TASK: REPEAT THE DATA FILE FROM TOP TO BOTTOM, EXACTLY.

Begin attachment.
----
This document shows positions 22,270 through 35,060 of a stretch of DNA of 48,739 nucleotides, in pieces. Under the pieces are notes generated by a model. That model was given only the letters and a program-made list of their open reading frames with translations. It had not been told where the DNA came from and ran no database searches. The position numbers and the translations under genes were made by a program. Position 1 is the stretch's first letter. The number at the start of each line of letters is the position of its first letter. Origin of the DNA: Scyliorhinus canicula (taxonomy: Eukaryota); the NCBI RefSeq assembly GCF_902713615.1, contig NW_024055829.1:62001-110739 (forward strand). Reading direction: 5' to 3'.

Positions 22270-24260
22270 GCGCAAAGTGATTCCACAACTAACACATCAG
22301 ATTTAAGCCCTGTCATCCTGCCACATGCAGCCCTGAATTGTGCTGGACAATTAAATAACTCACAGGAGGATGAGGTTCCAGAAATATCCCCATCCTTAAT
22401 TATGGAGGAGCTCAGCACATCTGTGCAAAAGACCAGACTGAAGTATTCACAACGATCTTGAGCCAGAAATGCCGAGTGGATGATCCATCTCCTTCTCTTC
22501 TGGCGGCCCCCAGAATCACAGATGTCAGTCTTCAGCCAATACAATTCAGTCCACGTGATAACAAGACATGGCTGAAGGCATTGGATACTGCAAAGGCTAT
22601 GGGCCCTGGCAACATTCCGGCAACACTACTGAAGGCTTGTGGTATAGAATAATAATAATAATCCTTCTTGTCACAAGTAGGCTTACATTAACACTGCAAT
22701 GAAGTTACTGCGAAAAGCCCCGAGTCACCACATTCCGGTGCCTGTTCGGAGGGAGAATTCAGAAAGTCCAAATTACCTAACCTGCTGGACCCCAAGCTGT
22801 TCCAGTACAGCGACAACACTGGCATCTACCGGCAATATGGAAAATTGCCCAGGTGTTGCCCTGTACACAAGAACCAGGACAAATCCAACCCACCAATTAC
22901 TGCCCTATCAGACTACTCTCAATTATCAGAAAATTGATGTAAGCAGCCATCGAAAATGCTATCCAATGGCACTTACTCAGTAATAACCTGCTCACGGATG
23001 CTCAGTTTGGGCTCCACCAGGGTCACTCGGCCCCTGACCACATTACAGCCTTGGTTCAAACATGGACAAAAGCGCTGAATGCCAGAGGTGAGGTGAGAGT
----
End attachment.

This document shows positions 22,270 through 35,060 of a stretch of DNA of 48,739 nucleotides, in pieces. Under the pieces are notes generated by a model. That model was given only the letters and a program-made list of their open reading frames with translations. It had not been told where the DNA came from and ran no database searches. The position numbers and the translations under genes were made by a program. Position 1 is the stretch's first letter. The number at the start of each line of letters is the position of its first letter. Origin of the DNA: Scyliorhinus canicula (taxonomy: Eukaryota); the NCBI RefSeq assembly GCF_902713615.1, contig NW_024055829.1:62001-110739 (forward strand). Reading direction: 5' to 3'.

Positions 22270-24260
22270 GCGCAAAGTGATTCCACAACTAACACATCAG
22301 ATTTAAGCCCTGTCATCCTGCCACATGCAGCCCTGAATTGTGCTGGACAATTAAATAACTCACAGGAGGATGAGGTTCCAGAAATATCCCCATCCTTAAT
22401 TATGGAGGAGCTCAGCACATCTGTGCAAAAGACCAGACTGAAGTATTCACAACGATCTTGAGCCAGAAATGCCGAGTGGATGATCCATCTCCTTCTCTTC
22501 TGGCGGCCCCCAGAATCACAGATGTCAGTCTTCAGCCAATACAATTCAGTCCACGTGATAACAAGACATGGCTGAAGGCATTGGATACTGCAAAGGCTAT
22601 GGGCCCTGGCAACATTCCGGCAACACTACTGAAGGCTTGTGGTATAGAATAATAATAATAATCCTTCTTGTCACAAGTAGGCTTACATTAACACTGCAAT
22701 GAAGTTACTGCGAAAAGCCCCGAGTCACCACATTCCGGTGCCTGTTCGGAGGGAGAATTCAGAAAGTCCAAATTACCTAACCTGCTGGACCCCAAGCTGT
22801 TCCAGTACAGCGACAACACTGGCATCTACCGGCAATATGGAAAATTGCCCAGGTGTTGCCCTGTACACAAGAACCAGGACAAATCCAACCCACCAATTAC
22901 TGCCCTATCAGACTACTCTCAATTATCAGAAAATTGATGTAAGCAGCCATCGAAAATGCTATCCAATGGCACTTACTCAGTAATAACCTGCTCACGGATG
23001 CTCAGTTTGGGCTCCACCAGGGTCACTCGGCCCCTGACCACATTACAGCCTTGGTTCAAACATGGACAAAAGCGCTGAATGCCAGAGGTGAGGTGAGAGT